Before joining the LVMH portfolio of brands, Tiffany & Co. has taken one more moment to shine. The company announced that its sales for November and December set a new holiday record, rising just about 2 percent from a year earlier.
“In the midst of a worldwide pandemic and its dynamic impacts, these all-time high preliminary holiday period sales results, which follow a strong third quarter, reflect the successful convergence of our multiyear sales strategies with respect to the Chinese mainland (greater than 50 percent increase from prior year), eCommerce (greater than 80 percent increase from prior year), increasing average unit retail prices and accelerating product innovations,” said Alessandro Bogliolo, chief executive officer at Tiffany & Co.
Bogliolo noted that net sales in the Asia-Pacific region increased by an astounding 20 percent, while sales in Japan increased by 8 percent. The Americas and Europe both, however, witnessed a decline in sales, with sales in the Americas plummeting by roughly 5 percent and in Europe by 8 percent.
“This year has certainly stress-tested the corporate strategies we set in 2017 to strengthen the brand and win in the highly competitive global luxury jewelry market,” said Bogliolo.
Both Bogliolo and Reed Krakoff, chief artistic director at Tiffany & Co., have worked vigorously to revamp the luxury jewelry company, which dates back to 1837. The American company originally got its start when Charles Lewis Tiffany opened his jewelry store in New York.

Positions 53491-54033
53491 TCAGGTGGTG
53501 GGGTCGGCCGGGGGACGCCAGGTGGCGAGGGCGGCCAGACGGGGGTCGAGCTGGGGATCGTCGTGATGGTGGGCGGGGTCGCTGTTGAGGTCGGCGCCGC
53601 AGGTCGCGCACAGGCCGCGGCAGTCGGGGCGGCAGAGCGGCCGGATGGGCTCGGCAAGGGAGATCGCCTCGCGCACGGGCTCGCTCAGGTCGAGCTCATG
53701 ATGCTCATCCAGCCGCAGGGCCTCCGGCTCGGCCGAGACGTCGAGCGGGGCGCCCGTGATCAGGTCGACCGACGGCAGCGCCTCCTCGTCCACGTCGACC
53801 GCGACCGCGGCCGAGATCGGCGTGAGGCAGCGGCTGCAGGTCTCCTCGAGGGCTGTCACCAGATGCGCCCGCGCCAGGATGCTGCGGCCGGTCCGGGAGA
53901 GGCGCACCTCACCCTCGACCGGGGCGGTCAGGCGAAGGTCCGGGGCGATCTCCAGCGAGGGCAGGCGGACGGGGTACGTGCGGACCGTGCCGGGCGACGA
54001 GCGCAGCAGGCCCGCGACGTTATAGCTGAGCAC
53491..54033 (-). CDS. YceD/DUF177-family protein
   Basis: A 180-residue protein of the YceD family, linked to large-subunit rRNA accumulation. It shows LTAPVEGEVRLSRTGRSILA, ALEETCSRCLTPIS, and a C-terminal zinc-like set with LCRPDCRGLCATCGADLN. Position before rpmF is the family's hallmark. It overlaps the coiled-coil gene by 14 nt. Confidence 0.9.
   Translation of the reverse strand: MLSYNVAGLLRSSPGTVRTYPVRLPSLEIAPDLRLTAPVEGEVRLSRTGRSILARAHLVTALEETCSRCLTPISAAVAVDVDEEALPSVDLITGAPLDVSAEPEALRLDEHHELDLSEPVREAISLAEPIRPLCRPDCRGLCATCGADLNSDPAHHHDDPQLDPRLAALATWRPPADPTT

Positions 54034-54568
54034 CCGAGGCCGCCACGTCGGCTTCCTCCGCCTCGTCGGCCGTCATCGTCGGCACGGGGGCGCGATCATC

With its iconic Blue Book, its dedicated hue, its famed boxes and its relevance in Truman Capote’s “Breakfast at Tiffany’s” starring Audrey Hepburn, Tiffany & Co. has become more than a jeweler; the luxury brand has become an American icon.
Bogliolo and Karkoff succeeded on capitalizing on the company’s rich history and its iconic status as they set their eyes toward expanding into China, which was later prove attractive to LVMH.
“We are so proud of all the employees at Tiffany whose sound strategic decisions and collective actions allowed the company to persevere in this challenging and ever-changing year and raise the standard of stewardship for a global luxury jeweler,” said Roger Farah, Chairman of the Board of Tiffany & Co.
“We congratulate and thank Alessandro for the remarkable achievement of elevating and modernizing the brand over the past three years, and the extraordinary management team and all the employees for a job superbly done.”
At the end of last year’s holiday season, Tiffany & Co. and LVMH finally concluded their deal.
During a shareholders meeting held on December 30, 99 percent of the shareholders voted in favor of the new agreement, which was originally announced in October.
Under the original deal late last year, LVMH had agreed to purchase the American jeweler for $16.2 billion, marking the largest luxury acquisition. The new deal, however, shaves off $420 million from the original asking price bringing the deal valuation to $15.8 billion.
Prior to finalizing the deal, acquisition talks between the two companies had gone sour as COVID-19 had greatly impacted the American high-end jewelry retailer’s business. Tiffany & Co. saw its sales drop by 44 percent during this time, ultimately casting doubts on whether LVMH had overpaid for the deal. LVMH CEO Bernard Arnault looked to lower the buying price and then eventually pulled out of the deal.
Under the new agreement, Tiffany & Co. will officially no longer be a publicly-traded company. Instead, it will become an indirect wholly-owned subsidiary of LVMH.